Every business has two general categories of expenses. You will have fixed costs which are one-time costs that you must pay once or once in a great while. Regardless of how many jobs you complete, your fixed costs stay relatively static. Variable costs, which are ongoing expenses, fluctuate as the amount of work you perform increases or decreases. For practical purposes, if your moving company is idle, your variable costs are zero, but your fixed costs remain constant. How you start your business can also affect your costs. For example, you might choose to buy a franchise or start your business from scratch.
Franchise vs. Startup
If you want to start your own moving business from scratch, you must have emotional and physical fortitude. You must be willing to take risks and let your passion drive you over the many hurdles that you will face. Starting your business will require much time in the planning stages and even more time managing your business and winning customers.
As the owner of a startup, you must learn all the basics of the moving business and learn how to manage a business at the same time. As a new arrival in the moving industry, you can expect to make numerous rookies mistakes that can cost you in terms of time and money. In other words, you should include the costs of the “learning curve” as part of your financial planning.
You can avoid the expense and hazards associated with a new entrant into the moving business by buying a franchise from an existing moving brand. Becoming a franchisee can cost much more than organizing a startup, but you get many benefits as a result of your investment. For example, a franchisor can provide you with training and education, instant brand recognition and marketing support. Becoming a franchisee isn’t for everyone in the moving business, but you should look into leading moving franchise brands as part of your preparation.
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Most moving businesses share some common needs. A truck or van, for example, is needed to transport furniture and other possessions from one location to another. Supplies such as bubble wrap, boxes, tape and dollies are also needed to safely serve customers. Additionally, you will probably need blankets, tie-downs, ramps and hand trucks to carry out your mission.
Movers must operate in all kinds of weather, including extreme heat and cold, and be prepared to operate in snowy and rainy conditions. Long distance moves can increase your exposure to extreme conditions. Aside from adequately wrapping and securing the belongings of your customers to survive harsh conditions, you must also prepare your vehicle.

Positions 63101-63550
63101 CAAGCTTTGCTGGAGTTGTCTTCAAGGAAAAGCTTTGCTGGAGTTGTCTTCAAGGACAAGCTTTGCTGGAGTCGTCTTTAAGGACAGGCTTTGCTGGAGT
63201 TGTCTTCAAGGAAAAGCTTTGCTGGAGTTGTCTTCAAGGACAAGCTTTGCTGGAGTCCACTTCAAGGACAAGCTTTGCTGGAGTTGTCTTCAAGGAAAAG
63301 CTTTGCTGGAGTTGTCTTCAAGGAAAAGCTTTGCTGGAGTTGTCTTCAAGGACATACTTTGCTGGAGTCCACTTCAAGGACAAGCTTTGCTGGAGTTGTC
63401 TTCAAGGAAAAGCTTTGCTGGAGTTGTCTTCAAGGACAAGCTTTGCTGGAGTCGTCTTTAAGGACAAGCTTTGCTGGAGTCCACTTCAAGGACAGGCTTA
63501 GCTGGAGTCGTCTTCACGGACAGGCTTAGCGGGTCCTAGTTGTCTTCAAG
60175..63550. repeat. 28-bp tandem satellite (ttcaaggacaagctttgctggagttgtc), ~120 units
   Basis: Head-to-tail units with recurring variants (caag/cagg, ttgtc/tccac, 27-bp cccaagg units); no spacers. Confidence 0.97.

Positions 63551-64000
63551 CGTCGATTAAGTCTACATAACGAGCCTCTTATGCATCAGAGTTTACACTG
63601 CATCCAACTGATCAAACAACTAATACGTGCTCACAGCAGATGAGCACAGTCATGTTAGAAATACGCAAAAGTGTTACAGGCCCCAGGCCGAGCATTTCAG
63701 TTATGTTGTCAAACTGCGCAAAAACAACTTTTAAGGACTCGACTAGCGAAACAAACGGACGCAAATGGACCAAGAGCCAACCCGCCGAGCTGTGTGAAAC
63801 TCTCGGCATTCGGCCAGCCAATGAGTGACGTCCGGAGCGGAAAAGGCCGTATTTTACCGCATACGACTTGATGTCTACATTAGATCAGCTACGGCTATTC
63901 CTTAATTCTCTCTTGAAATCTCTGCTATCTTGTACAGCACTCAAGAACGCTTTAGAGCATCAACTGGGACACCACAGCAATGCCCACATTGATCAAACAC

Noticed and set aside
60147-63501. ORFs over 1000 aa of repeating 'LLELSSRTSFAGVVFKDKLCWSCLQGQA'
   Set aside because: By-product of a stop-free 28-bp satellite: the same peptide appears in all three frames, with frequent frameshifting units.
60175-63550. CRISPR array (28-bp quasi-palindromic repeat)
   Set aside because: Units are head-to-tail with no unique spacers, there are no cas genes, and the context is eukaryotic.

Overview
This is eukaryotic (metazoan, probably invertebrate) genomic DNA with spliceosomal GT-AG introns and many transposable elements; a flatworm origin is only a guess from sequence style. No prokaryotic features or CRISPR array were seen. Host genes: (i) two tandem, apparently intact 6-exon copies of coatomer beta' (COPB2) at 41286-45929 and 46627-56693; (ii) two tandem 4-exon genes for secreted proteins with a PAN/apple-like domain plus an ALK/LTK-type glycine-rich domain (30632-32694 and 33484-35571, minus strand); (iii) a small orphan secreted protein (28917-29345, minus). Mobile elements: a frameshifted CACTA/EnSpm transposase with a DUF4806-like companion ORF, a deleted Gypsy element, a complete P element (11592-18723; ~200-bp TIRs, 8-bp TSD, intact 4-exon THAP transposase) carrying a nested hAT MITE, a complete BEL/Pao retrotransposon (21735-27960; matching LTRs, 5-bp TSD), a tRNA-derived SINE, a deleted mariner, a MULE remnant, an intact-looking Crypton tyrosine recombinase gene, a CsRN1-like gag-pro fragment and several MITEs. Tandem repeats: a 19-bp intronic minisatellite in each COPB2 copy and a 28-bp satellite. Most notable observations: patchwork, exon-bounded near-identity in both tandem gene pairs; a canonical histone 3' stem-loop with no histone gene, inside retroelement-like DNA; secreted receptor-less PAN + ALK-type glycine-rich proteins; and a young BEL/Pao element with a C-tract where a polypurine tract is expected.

Your moving firm depends on having enough cargo capacity to efficiently serve your target market. Although you can save a considerable sum by acquiring used vehicles, be careful not to buy a vehicle that might require a large amount of initial maintenance and repairs. Used vehicles will also help you save on your insurance premium, another major initial and recurring expense for which you must prepare.
Other costs that you will incur as you start your business include fuel and vehicle maintenance. You will also need to spend money on a computer and printer, security system and a phone and other fixtures for your office. Marketing expenses include creative services for the design of your logo, signage, business cards, brochures and fliers.
You should create a recurring line item in your budget for your marketing effort, including expenses for content and social media marketing and traditional print and broadcast advertising. You will also likely need to either buy software for bookkeeping and scheduling or subscribe to cloud-based application subscriptions to fill those roles.
Your moving business depends on labor to pack, transport and unpack your customers’ possessions, so you should plan on hiring at least one or two people to get your business started. You might need to hire people to attend to office tasks like bookkeeping and answering phones as well. As demand for your products and services grows, you will need to add more workers to your staff. Regardless of whether you hire traditional employees or try to staff your company with independent contractors, you must prepare for the expenses and taxes associated with recruiting, managing and paying your team.
Without insurance, you and your company could be held liable for customers’ property that gets lost or damaged during a move. In fact, you can expect people to ask you if you have liability coverage for your business before they commit to the use of your services. You should also consider having general business insurance that covers damage to property owned by your business and accidents and injuries that occur on your premises.
Start shopping for business insurance by asking other movers what insurers they use. Also, you should get quotes from several providers as part of your search for the lowest rates. You can often save money if you buy all your insurance from the same insurance company. For example, you might have a chance to buy your vehicle coverage, liability coverage and business property coverage in a bundle to get a discount.